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The Comedy of Errors

Art Works: Rikki Marr

25 September 13

"It has a mix of sarcasm, silliness and seriousness. I think people recognise that as an element of the Nottingham identity"

The LeftLion pieces that stand out in my mind are the ‘Proper Notts’ Tea Towel I did with Al Needham, which started as a centrespread but then soon became a much sought after product. We did two runs of a hundred and they both sold out within weeks.

I like them for a number of reasons. It opened the doors to merchandise, which I hadn’t really played with before; it was kitsch but cool - who in their right mind would design a tea towel?! and it was made up of loads of home truths about Nottingham that lots of people ‘in the know’ could instantly get and would make them smile. It also had a certain universal quality; grandmas liked it, and so did the scallies, you could buy one for your parents or your mates. A lot of Nottingham ex-pats bought them, the thought that it is hanging in pride of place in kitchens around the world is nice.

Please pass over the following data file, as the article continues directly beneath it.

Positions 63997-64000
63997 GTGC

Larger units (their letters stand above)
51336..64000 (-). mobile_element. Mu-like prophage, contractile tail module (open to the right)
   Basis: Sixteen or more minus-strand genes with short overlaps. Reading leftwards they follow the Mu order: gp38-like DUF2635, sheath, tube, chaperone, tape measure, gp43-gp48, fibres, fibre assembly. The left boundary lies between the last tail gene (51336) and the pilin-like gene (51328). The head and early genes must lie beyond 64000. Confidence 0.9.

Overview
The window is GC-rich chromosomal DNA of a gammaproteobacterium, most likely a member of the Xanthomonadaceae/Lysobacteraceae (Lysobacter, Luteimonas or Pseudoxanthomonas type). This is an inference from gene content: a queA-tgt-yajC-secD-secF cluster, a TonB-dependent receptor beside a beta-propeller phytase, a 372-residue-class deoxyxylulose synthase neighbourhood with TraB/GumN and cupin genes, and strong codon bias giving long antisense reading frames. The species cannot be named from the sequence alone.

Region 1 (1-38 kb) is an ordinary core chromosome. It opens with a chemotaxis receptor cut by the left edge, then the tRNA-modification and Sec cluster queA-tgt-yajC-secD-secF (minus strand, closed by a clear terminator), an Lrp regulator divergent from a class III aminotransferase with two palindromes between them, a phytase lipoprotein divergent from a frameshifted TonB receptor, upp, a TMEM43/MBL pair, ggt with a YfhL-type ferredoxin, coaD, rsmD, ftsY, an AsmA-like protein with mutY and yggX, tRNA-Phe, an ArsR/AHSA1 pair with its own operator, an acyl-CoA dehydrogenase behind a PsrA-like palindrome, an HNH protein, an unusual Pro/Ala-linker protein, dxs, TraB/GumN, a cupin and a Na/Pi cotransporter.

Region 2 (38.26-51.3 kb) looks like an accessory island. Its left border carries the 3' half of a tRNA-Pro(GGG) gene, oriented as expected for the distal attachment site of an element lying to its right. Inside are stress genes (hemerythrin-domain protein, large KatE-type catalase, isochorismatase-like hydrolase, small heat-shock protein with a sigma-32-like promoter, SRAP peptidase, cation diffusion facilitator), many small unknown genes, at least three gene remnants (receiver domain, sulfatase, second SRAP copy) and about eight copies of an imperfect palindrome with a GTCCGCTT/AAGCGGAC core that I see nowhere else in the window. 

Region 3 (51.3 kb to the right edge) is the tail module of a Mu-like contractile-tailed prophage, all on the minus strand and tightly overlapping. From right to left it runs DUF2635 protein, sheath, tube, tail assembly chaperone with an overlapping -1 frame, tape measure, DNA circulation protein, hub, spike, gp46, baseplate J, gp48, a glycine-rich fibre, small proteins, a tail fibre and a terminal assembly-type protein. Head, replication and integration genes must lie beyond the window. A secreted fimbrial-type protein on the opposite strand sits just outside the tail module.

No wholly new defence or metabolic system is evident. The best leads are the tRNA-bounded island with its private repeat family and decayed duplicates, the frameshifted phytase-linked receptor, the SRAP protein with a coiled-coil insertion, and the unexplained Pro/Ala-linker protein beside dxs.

Other favorites would be some of the illustrations where I’ve managed to squeeze in secret bits or images of people about town. Putting my (now) wife onto the cover of the Christmas issue was a lot of fun. The editor getting naughty with Su Pollard appears in the SkegNotts cover. And I’ve dropped a few standard issue willys in here and there. People sometimes ask if a cartoon was supposed to be them, but surprisingly no one has ever picked the right images that are true portraits.

I did an entire series of portraits of people that I’d seen in bars under the Nottingham Zoo banner. It’s something I still do while I’m on my travels. I’ve got tons of black books full of observational cartoons of strangers in my private collection.

The other obvious one that seems to have become a bit of a classic is the Brian Clough as Lord Byron cover, Byron Clough, originally commissioned for the Cross Keys pub. I had to push myself on that one as it was a style departure in many ways. Again, it a mix of sarcasm, mixed with silliness and seriousness. I think people recognise that as an element of the Nottingham identity and sense of humor even if they can’t quite put their finger on why. It’s a great big statement, made in a tiny off the cuff manner.

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